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Southern Historical Society Papers, Volume 1. (ed. Reverend J. William Jones), Seacoast defences of South Carolina and Georgia. (search)
owed the capture of Port Royal. This exposed Savannah, only about twenty-five miles distant, to an d, and on the Broad and Saltcatchie, to cover Savannah. These were the points requiring immediate ad or turned in the direction of Charleston or Savannah, they were arrested by the Confederate batterwn, Charleston, Pocotaligo, Coosawhatchie and Savannah. Coosawhatchie being central, could communicate with either Charleston or Savannah in two or three hours by railroad; so in case of an attack, ther. The positions between Coosawhatchie and Savannah, and those between Charleston and Coosawhatchr a powerful attack upon either Charleston or Savannah. In anticipation of this attack, every efforrleston, and General Lawton, the commander at Savannah, ably seconded General Lee in the execution o was in the offing, blockading Charleston and Savannah. About the first of March the Federal gunboanication between Fort Pulaski and the city of Savannah. This fort commands the entrance to the Sava
Southern Historical Society Papers, Volume 1. (ed. Reverend J. William Jones), The treatment of prisoners during the war between the States. (search)
oints distant from Georgia could not be brought to Savannah within a reasonable time that the five thousand weed; but the misery they portrayed was surpassed at Savannah. The original rolls showed that some thirty-fiviliar. He is equally so with the delivery made at Savannah and its attending circumstances, and with the offebeen at various times delivered at Richmond and at Savannah. The mortality among these on the passage and there received. Surgeon Spence testifies: I was at Savannah, and saw rather over three thousand prisoners recee number had died on the passage from Baltimore to Savannah. The number sent from the Federal prisons was 3,5een Elmira and Baltimore. After being received at Savannah, they had the best attention possible, yet many diof disabled, sick and wounded men, we delivered at Savannah and Charleston about 11,000 Federal prisoners, andtifies concerning our sick and wounded soldiers at Savannah, returned from Northern prisons and hospitals: I h
Southern Historical Society Papers, Volume 1. (ed. Reverend J. William Jones), Statement of General J. D. Imboden. (search)
1,500 men, made up from the two prisons, was sent to Jackson, Mississippi, by rail and delivered to their friends. General Dick Taylor at that time commanded the department through which these prisoners were sent to Jackson, and objected to any more being sent that way, on the ground that they would pick up information on the route detrimental to our military interests. The only remaining available outlet was at Saint Augustine, Florida, Sherman having destroyed railway communication with Savannah. Finding that the prisoners could be sent from Andersonville by rail to the Chattahoochie, thence down that river to Florida, near Quincy, and from Quincy by rail to Jacksonville, within a day's march of Saint Augustine, it was resolved to open communication with the Federal commander at the latter place. With that view, somewhere about the middle of March, Captain Rutherford, an intelligent and energetic officer, was sent to Saint Augustine. A few days after his departure for Florida, h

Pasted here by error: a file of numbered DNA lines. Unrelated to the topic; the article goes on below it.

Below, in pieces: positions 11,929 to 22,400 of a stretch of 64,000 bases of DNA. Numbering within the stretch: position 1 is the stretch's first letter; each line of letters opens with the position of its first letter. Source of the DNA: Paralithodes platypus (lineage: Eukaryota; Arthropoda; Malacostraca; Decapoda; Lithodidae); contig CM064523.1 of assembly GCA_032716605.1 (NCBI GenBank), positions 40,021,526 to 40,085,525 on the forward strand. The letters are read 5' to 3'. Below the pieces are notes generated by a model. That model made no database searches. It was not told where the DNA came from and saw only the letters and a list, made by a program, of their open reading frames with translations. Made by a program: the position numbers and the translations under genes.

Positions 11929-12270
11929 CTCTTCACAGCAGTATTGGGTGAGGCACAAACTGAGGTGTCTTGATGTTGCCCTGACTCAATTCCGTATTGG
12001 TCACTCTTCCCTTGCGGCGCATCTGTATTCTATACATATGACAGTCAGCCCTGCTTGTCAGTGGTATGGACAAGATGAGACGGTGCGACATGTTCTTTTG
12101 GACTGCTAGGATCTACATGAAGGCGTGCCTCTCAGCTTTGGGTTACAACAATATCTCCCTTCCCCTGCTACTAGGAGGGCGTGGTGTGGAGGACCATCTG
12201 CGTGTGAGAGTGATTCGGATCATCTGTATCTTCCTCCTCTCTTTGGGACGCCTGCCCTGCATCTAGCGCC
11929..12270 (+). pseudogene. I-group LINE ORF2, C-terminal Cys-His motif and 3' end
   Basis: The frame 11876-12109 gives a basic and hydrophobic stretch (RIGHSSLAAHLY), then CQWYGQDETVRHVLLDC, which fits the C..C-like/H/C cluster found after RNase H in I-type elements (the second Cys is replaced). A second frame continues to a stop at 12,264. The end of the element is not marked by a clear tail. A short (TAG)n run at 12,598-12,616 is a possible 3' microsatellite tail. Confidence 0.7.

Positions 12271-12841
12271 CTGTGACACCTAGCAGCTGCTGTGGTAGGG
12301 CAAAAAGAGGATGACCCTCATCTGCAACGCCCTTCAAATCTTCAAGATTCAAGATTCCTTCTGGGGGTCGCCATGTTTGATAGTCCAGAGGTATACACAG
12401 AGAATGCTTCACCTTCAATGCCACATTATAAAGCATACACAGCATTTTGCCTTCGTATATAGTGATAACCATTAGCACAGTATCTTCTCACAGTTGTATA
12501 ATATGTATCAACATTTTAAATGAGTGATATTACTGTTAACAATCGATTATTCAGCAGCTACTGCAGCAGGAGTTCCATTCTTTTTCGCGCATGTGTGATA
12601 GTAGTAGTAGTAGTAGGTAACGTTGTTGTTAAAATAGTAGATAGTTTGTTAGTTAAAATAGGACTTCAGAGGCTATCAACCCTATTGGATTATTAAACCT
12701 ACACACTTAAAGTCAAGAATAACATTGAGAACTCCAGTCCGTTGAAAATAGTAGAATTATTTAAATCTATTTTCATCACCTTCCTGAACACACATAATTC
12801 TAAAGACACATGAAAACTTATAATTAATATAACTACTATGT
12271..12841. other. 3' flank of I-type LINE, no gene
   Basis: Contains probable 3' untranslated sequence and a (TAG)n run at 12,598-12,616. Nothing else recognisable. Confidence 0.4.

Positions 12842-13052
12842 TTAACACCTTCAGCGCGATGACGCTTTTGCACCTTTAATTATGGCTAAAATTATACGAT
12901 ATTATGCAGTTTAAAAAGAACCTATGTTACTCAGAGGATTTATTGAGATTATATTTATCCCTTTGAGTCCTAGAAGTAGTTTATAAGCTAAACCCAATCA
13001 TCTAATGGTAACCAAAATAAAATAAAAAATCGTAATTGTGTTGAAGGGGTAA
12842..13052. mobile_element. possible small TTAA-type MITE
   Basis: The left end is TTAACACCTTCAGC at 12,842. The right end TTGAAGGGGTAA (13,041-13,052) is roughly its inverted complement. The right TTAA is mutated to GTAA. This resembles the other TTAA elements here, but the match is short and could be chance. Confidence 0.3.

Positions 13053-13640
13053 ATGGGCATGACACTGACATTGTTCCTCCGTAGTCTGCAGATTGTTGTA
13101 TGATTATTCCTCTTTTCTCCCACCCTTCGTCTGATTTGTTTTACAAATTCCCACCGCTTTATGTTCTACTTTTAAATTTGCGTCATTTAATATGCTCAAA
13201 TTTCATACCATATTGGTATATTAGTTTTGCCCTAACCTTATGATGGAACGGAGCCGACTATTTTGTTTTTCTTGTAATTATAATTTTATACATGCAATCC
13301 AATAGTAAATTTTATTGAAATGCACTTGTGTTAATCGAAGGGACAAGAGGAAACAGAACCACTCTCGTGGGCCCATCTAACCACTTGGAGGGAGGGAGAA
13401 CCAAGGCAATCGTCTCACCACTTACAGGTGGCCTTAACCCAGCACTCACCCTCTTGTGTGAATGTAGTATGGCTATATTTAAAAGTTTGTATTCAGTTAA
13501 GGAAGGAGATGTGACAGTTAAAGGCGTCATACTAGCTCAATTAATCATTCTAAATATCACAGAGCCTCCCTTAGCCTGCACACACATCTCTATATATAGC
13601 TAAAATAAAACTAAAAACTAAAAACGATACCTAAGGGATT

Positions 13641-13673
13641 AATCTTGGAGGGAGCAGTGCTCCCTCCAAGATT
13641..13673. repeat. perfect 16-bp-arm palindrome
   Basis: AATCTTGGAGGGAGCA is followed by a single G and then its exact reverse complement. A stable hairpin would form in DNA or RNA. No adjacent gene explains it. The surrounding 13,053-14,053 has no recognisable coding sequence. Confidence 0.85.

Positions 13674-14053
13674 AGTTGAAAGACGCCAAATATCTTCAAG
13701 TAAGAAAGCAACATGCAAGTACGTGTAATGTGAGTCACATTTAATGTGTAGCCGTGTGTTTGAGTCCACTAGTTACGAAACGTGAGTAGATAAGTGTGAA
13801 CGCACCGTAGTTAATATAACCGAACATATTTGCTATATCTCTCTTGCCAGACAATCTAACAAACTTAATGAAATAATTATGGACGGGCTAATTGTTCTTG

Southern Historical Society Papers, Volume 1. (ed. Reverend J. William Jones), Report of Colonel D. T. Chandler, (search)
cted Colonel Ould to return down the river (James), see General Mulford and say that in three days from the time we were notified that transportation would be at Savannah to receive them, the Federals should have deliverd them ten thousand of the sick from Andersonville, whether we were allowed any equivalent in exchange for them e, or allow their own surgeons to come to their relief, or allow the Confederate Government to buy medicines for them, they would at least send transportation to Savannah and receive their sick without any equivalent. And since the Federal Government turned a deaf ear to all of these appeals, are they not responsible before God anere certainly was never such a place or occasion in the departments which I commanded. I recollect distinctly, however, learning immediately after the fall of Savannah, that General Sherman himself had put Confederate prisoners to this extraordinary use in his approach to that city, as also at the capture of Fort McAllister, an
Southern Historical Society Papers, Volume 1. (ed. Reverend J. William Jones), The treatment of prisoners during the war between the States. (search)
d reason to credit. What I now relate are facts: Mr. Horace Greeley received a letter, dated June 22d, 1865, from Mrs. Jefferson Davis. It was written at Savannah, Georgia, where Mrs. Davis and her family were then detained under a sort of military restraint. Mr. Davis himself, recently taken prisoner, was at Fortress Monroe; dily vindicated. To this letter Mr. Greeley at once forwarded an answer for Mrs. Davis, directed to the care of General Burge, commanding our military forces at Savannah. The morning of the next day Mr. Greeley came to my residence in this city, placed the letter from Mrs. Davis in my hand, saying that he could not believe the cn its hands — refused to exchange sick and wounded — and neglected from August to December, 1864, to accede to Judge Ould's proposition to send transportation to Savannah and receive without equivalent from ten to fifteen thousand Federal prisoners, notwithstanding the fact that this offer was accompanied with a statement of the u